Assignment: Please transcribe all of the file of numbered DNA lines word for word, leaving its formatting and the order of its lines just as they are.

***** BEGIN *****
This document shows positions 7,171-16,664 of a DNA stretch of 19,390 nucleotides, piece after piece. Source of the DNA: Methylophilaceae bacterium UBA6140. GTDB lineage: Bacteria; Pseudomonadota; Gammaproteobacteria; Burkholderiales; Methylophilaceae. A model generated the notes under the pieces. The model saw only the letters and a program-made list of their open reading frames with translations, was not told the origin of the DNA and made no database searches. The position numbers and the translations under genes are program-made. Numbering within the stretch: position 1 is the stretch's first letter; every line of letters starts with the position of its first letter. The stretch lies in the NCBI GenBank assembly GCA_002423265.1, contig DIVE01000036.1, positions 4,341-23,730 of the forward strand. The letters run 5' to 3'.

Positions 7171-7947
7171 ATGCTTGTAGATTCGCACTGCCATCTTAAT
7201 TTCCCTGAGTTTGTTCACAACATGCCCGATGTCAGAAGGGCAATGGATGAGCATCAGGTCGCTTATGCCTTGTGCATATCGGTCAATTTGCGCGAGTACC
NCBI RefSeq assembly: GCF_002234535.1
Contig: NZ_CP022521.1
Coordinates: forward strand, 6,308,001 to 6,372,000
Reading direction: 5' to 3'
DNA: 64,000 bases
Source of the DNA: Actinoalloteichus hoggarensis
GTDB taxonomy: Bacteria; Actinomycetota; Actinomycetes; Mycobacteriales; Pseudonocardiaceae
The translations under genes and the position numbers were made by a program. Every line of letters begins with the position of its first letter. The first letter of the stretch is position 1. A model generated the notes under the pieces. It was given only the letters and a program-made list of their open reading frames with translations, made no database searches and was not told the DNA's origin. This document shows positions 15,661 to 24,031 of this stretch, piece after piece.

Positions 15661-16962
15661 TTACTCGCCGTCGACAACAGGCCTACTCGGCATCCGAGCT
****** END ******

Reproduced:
This document shows positions 7,171-16,664 of a DNA stretch of 19,390 nucleotides, piece after piece. Source of the DNA: Methylophilaceae bacterium UBA6140. GTDB lineage: Bacteria; Pseudomonadota; Gammaproteobacteria; Burkholderiales; Methylophilaceae. A model generated the notes under the pieces. The model saw only the letters and a program-made list of their open reading frames with translations, was not told the origin of the DNA and made no database searches. The position numbers and the translations under genes are program-made. Numbering within the stretch: position 1 is the stretch's first letter; every line of letters starts with the position of its first letter. The stretch lies in the NCBI GenBank assembly GCA_002423265.1, contig DIVE01000036.1, positions 4,341-23,730 of the forward strand. The letters run 5' to 3'.

Positions 7171-7947
7171 ATGCTTGTAGATTCGCACTGCCATCTTAAT
7201 TTCCCTGAGTTTGTTCACAACATGCCCGATGTCAGAAGGGCAATGGATGAGCATCAGGTCGCTTATGCCTTGTGCATATCGGTCAATTTGCGCGAGTACC
NCBI RefSeq assembly: GCF_002234535.1
Contig: NZ_CP022521.1
Coordinates: forward strand, 6,308,001 to 6,372,000
Reading direction: 5' to 3'
DNA: 64,000 bases
Source of the DNA: Actinoalloteichus hoggarensis
GTDB taxonomy: Bacteria; Actinomycetota; Actinomycetes; Mycobacteriales; Pseudonocardiaceae
The translations under genes and the position numbers were made by a program. Every line of letters begins with the position of its first letter. The first letter of the stretch is position 1. A model generated the notes under the pieces. It was given only the letters and a program-made list of their open reading frames with translations, made no database searches and was not told the DNA's origin. This document shows positions 15,661 to 24,031 of this stretch, piece after piece.

Positions 15661-16962
15661 TTACTCGCCGTCGACAACAGGCCTACTCGGCATCCGAGCT